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July 10, 2020

Pillar of Watsonville Fire to retire

WATSONVILLE—One of the pillars of the Watsonville Fire Department, Capt. Matt Ryan, will soon retire.

That means on July 27 a mountain of experience in the world of fire and rescue will walk out the door. It also means a departure of a giant player in a host of community projects such as Toys for Tots and Share Your Holidays, where Ryan has helped round up thousands of toys for the needy.

“I was born to help others—that’s just who I am,” he said. “When I head out to work I always say,’ Now I get to go out and help people.’”

Ryan is one of a handful of city employees who took advantage of an early retirement program offered by the City of Watsonville. The program, a way of slimming the city’s budget to meet Covid-19 losses, offers employees the opportunity to retire while maintaining their medical plan coverage for up 36 months. Employees were also offered a one-time lump sum payment of up $25,000.

 Combined with a voluntary time off program, the city saved roughly $156,000 for the 2020/21 fiscal year.

Born in 1962 at the old Watsonville Community Hospital, Ryan said he attended MacQuiddy Elementary School where Ann Soldo was the principal.

“She could be mean, but she was good,” Ryan said.

He attended E.A. Hall Middle School and Watsonville High School. He excelled as a defensive tackle for the Wildcatz before graduating with the class of ‘81.

Ryan said he aspired to be a farmer, but the ‘89 Loma Prieta Earthquake “changed everything.”

“I had been a reserve [fireman] for about seven years and when the quake hit I was cooking for everyone,” Ryan said. “I remember Don French’s wife was there, a bunch of cooking for like a week until Cal Fire took over.”

Ryan said that once the cooking frenzy settled down the crews told him they were “so grateful” for his unwavering help.

“They asked me if I would take the (firefighter) test,” Ryan said. “I can’t believe I passed it; that changed everything.”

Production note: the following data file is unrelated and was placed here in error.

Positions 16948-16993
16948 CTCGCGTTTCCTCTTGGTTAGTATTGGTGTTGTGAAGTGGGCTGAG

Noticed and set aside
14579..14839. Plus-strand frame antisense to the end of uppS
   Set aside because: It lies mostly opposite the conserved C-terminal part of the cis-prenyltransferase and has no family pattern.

He became a full-time firefighter in 1990.

“The coolest thing was when they gave me that badge and I got to feel the weight of it on my shirt: How cool is that?” he said. “Those were the days when we used to have one-man truck companies; things have changed so much since then.” 

On top of firefighting, Ryan teamed up Dalilah Valadez more than 30 years ago to help collect toys for the U.S. Marines Toys for Tots program. 

“It got started by great folks like (former fire chiefs) Don French and Gary Smith,” Ryan said. “I don’t know how many hundreds of thousands of toys we’ve given away over the years. But I’ve never seen any of this as a burden; it’s been an honor, like being a firemen—you get to help people.”

Ryan was also one of the original members of the department’s first Honor Guard and was a member of the hazardous materials team. In addition, he has for decades been the lead cook for opening day the Santa Cruz County Fair at the popular Ice Cream Social for seniors. He also served as the chef for the fair’s livestock auction barbeque. Last year he was awarded for his participation with a proclamation, a hat and a jacket.

Ryan said he plans to continue with peer support for first responders in his retirement.

“It’s a way I can keep my hand in the cookie jar when I retire,” he said. “I was born to help people. It is just what you get to do. I give all credit to god.”

He said he will miss his “family” in the firehouse.

“I’ve got a list of things to do (in retirement), but the main thing I want is to get a full night of sleep,” he said. “I guess one of the most important things about all this is the nurturing part—we are a big wonderful family—the family is everything. That’s one of the best things about the fire department.

“The amazing thing is how many super people I got to work around—people like Fausto, Kikuchi, Avila, French, Lucas, Gluck, Knego and my brother Rob, to name a few. And working with this community has been so gratifying—I mean—I feel like I know everybody.”


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